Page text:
Sacha Gnjatic, PhD
- ASSOCIATE PROFESSOR | Medicine, Hematology and Medical Oncology
- ASSOCIATE PROFESSOR | Oncological Sciences
- ASSOCIATE PROFESSOR | Pathology, Molecular and Cell Based Medicine
Research Topics:Anti-Tumor Therapy, Antigen Presentation, B Cells, Cancer, Cellular Immunity, Dendritic Cells, Immunological Tolerance, Immunology, Immunosuppression, Lung, Microarray, Proteomics, T Cells, Tolerance, Translation, Vaccine Development
Dr. Sacha Gnjatic received his PhD in Immunology
from the University of Paris VII after completing a fellowship at the Institut
Cochin in Paris. Following a post-doctoral fellowship in Lloyd J. Old’s
laboratory at Memorial Sloan-Kettering (MSKCC) in New York, Dr. Gnjatic
was appointed to the Ludwig Institute for Cancer
MSKCC, where he eventually became Associate Member, and was named Director of
Immunological Monitoring at the Ludwig Center for Immunotherapy.
In 2013, Dr. Gnjatic moved to Icahn School of Medicine at Mount Sinai, New York, where he was appointed as Associate Professor of Medicine at the Tisch Cancer Institute and Immunology Institute. In addition, he serves as Associate Director of the Human Immune Monitoring Center at Mount Sinai.
Dr. Gnjatic focuses on human immune responses to cancer in an antigen-specific manner, to define new targets for the development of cancer immunotherapies, ask how these immunotherapies work and why they may fail. Areas of research include: Characterization of serological and cellular immune responses against tumor antigens such as MAGE-A3 or NY-ESO-1, spontaneously occurring or induced by cancer immunotherapy, using state-of-the-art T cell methods and large-scale seromic profiling; Mechanisms of antigen presentation to T cells, to evaluate viral, bacterial, and parasitic vectors, and cross-presentation of antigen to HLA; Impact of immunoregulation on tumor antigen-specific responses, from co-inhibitory molecules expressed on T cells at the tumor site to the effect of regulatory T cells and immune checkpoint blockade on anti-tumor effectors, with a recent emphasis on the role of immunosuppressive mechanisms in the tumor microenvironment.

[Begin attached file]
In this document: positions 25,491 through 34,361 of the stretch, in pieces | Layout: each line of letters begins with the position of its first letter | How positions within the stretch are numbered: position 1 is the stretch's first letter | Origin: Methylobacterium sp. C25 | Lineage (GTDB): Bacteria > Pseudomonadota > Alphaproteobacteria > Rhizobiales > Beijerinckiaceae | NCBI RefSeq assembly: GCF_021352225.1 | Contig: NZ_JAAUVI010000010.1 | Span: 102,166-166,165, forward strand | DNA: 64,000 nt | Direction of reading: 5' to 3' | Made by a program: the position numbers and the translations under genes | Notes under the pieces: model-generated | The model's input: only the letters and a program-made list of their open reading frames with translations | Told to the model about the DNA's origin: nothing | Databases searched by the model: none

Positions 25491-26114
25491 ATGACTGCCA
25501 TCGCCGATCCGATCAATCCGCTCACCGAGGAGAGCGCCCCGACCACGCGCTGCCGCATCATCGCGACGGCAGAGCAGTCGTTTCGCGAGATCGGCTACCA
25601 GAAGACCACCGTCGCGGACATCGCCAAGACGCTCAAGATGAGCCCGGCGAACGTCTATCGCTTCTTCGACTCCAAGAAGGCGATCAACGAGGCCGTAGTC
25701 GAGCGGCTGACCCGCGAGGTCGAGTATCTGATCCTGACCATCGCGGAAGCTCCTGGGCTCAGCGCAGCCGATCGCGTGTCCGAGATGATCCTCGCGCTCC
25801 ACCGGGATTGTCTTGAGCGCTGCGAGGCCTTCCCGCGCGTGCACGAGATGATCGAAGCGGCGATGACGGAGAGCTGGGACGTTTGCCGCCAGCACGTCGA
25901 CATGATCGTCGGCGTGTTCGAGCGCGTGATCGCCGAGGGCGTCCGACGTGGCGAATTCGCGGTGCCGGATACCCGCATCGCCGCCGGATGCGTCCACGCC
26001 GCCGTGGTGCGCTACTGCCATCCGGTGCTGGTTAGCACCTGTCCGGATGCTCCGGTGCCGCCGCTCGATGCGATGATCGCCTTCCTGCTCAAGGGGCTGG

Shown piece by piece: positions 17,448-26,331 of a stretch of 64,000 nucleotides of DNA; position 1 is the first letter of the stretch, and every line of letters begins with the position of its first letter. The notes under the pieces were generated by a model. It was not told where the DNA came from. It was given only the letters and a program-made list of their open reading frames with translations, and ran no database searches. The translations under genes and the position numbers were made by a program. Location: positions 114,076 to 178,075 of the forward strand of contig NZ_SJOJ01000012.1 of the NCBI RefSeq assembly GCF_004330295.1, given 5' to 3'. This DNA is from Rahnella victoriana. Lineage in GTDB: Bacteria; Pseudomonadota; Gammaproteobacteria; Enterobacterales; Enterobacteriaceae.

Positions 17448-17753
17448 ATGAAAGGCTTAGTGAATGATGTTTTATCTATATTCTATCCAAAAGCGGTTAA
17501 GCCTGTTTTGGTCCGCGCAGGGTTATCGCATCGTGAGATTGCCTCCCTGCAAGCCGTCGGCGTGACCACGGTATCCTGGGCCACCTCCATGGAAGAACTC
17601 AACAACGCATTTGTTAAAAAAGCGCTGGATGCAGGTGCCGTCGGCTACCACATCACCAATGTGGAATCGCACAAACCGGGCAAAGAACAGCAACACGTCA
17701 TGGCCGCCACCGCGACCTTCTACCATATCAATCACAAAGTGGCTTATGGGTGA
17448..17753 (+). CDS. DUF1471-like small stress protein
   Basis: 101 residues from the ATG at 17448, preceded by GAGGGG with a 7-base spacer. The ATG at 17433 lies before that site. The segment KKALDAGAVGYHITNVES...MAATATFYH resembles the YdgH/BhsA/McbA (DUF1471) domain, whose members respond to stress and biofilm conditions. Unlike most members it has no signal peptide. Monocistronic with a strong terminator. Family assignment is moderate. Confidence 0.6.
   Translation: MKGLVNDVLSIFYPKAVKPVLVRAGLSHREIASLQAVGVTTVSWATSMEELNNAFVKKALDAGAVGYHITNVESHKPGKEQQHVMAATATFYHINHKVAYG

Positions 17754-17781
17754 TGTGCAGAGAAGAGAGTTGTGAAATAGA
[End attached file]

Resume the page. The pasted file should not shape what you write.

Dr. Gnjatic’s research has established the immunological bases for evaluating human cancer vaccines in over 40 clinical trials. His work has resulted in more than 120 publications in high-impact peer-reviewed journals and nearly 10 patents.
Multi-Disciplinary Training AreaImmunology [IMM]
BSc3, University College London
MSc, Institut Pasteur
Undergraduate, Ecole Normale Supérieure
PhD, University Paris VII
Memorial Sloan-Kettering - Ludwig Institute
Characterization of serological and cellular immune responses against tumor antigens:
Characterization of serological and cellular immune responses against tumor antigens such as p53, MAGE-A3, and NY-ESO-1, for their capacity to induce immune responses both spontaneously and in the setting of cancer immunotherapy. Pioneering large-scale seromic profiling to find biomarkers and new targets of tumor immunity.
Impact of immunoregulation on tumor antigen-specific responses:
Impact of immunoregulation on tumor antigen-specific responses, from co-inhibitory molecules expressed on T cells at the tumor site to the effect of regulatory T cells on anti-tumor effectors.
Mechanisms of antigen presentation to T cells:
Mechanisms of antigen presentation to T cells, including defining epitopes, evaluating viral, bacterial, and parasitic vectors, cross-presentation of antigen to HLA class I, and endogenous antigen presentation to HLA class II.